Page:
Post incarceration experiences : listening to Aboriginal and non-Aboriginal ex-prisoners
Drake, Deborah Helen
This research investigates and documents the nature of the challenges faced by men upon their release from federal incarceration in the Province of Saskatchewan. Due to the high number of Aboriginal peoples incarcerated in Saskatchewan, this research necessarily investigates the differences between Aboriginal and non-Aboriginal ex-prisoners. A qualitative approach is employed in order to understand post-incarceration from the perspectives of those who have experienced what it is like to return to the community after prison and those who work with men making this transition. This thesis fastidiously describes parole board hearings, the difficulties related to integrating into society as perceived by ex-prisoners, and the role of the service providers and agencies in Saskatoon that assist former inmates. It is shown that there are certain difficulties common among ex-prisoners, such as finding employment and housing and accessing appropriate support resources. The particular difficulties of Aboriginal ex-prisoners are highlighted, revealing that the difficulties experienced by all ex-prisoners appear to be amplified for Aboriginal ex-prisoners. Racism and the overall disadvantaged position of Aboriginal peoples in Canada are identified as significant barriers to Aboriginal ex-prisoners attempting to integrate into the community.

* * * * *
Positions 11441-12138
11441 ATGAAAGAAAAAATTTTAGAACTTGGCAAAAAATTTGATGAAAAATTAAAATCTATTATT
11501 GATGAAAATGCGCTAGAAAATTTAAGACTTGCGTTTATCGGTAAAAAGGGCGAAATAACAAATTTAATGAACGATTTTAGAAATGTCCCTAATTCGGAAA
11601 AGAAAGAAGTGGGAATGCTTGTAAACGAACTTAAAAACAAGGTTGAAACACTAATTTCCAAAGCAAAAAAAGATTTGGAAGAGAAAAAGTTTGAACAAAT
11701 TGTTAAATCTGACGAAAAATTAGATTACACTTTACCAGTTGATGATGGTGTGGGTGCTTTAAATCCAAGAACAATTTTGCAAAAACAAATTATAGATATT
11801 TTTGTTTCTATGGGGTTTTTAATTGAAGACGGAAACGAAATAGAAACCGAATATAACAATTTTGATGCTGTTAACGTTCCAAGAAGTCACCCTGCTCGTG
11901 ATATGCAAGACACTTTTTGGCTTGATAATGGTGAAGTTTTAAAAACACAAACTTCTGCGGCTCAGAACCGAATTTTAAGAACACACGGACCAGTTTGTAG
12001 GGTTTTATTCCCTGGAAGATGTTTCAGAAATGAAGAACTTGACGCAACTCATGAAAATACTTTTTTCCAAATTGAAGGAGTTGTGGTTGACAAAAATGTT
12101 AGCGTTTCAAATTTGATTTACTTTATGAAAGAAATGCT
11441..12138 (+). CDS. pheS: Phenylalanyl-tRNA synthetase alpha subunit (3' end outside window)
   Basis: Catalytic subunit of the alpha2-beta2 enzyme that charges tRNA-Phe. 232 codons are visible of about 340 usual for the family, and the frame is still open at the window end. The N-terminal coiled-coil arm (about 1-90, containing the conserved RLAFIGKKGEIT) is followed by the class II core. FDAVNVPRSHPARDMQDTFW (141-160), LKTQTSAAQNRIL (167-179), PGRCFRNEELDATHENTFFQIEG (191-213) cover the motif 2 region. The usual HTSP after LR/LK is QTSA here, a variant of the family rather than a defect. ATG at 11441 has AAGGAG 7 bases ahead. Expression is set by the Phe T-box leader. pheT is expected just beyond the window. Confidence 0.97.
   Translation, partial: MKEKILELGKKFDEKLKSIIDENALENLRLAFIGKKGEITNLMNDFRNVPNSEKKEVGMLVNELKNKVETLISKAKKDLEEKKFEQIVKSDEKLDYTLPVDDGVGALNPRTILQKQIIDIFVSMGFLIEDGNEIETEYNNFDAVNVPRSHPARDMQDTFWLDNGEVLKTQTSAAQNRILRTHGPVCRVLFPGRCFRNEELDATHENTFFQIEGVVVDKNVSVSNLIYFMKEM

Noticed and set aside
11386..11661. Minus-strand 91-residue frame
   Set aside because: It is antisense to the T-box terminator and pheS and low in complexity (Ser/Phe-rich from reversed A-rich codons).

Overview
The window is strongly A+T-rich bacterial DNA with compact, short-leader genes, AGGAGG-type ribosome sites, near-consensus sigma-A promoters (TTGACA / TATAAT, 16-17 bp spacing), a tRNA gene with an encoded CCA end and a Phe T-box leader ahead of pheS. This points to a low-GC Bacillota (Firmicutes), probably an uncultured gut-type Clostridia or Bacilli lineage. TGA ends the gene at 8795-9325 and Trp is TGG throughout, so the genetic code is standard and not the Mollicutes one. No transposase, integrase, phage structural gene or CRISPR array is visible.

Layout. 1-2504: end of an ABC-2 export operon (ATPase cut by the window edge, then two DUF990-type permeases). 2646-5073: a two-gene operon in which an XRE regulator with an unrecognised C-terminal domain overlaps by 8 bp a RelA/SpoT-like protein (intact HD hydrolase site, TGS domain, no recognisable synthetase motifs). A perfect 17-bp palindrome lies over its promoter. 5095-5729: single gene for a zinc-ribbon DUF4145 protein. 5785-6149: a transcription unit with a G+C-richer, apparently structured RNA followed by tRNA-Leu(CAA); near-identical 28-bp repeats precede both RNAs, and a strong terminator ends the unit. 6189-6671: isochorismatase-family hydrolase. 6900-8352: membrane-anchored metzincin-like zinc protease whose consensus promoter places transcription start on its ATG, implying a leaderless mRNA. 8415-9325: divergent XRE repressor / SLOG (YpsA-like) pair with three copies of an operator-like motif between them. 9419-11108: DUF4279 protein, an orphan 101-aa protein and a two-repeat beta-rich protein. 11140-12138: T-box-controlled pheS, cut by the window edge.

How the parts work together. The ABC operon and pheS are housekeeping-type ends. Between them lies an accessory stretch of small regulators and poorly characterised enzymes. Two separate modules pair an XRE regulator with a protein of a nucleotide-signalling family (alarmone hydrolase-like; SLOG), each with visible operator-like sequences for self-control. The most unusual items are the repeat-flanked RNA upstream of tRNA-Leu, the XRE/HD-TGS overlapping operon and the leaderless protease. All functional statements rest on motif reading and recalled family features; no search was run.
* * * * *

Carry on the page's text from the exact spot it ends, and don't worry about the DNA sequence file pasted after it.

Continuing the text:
DegreeMaster of Arts (M.A.)
SupervisorAnderson, Alan B.
CommitteeZong, Li; Monture, Patricia
Copyright DateJuly 2003
former inmates - reintegration
aboriginal incarceration - Saskatchewan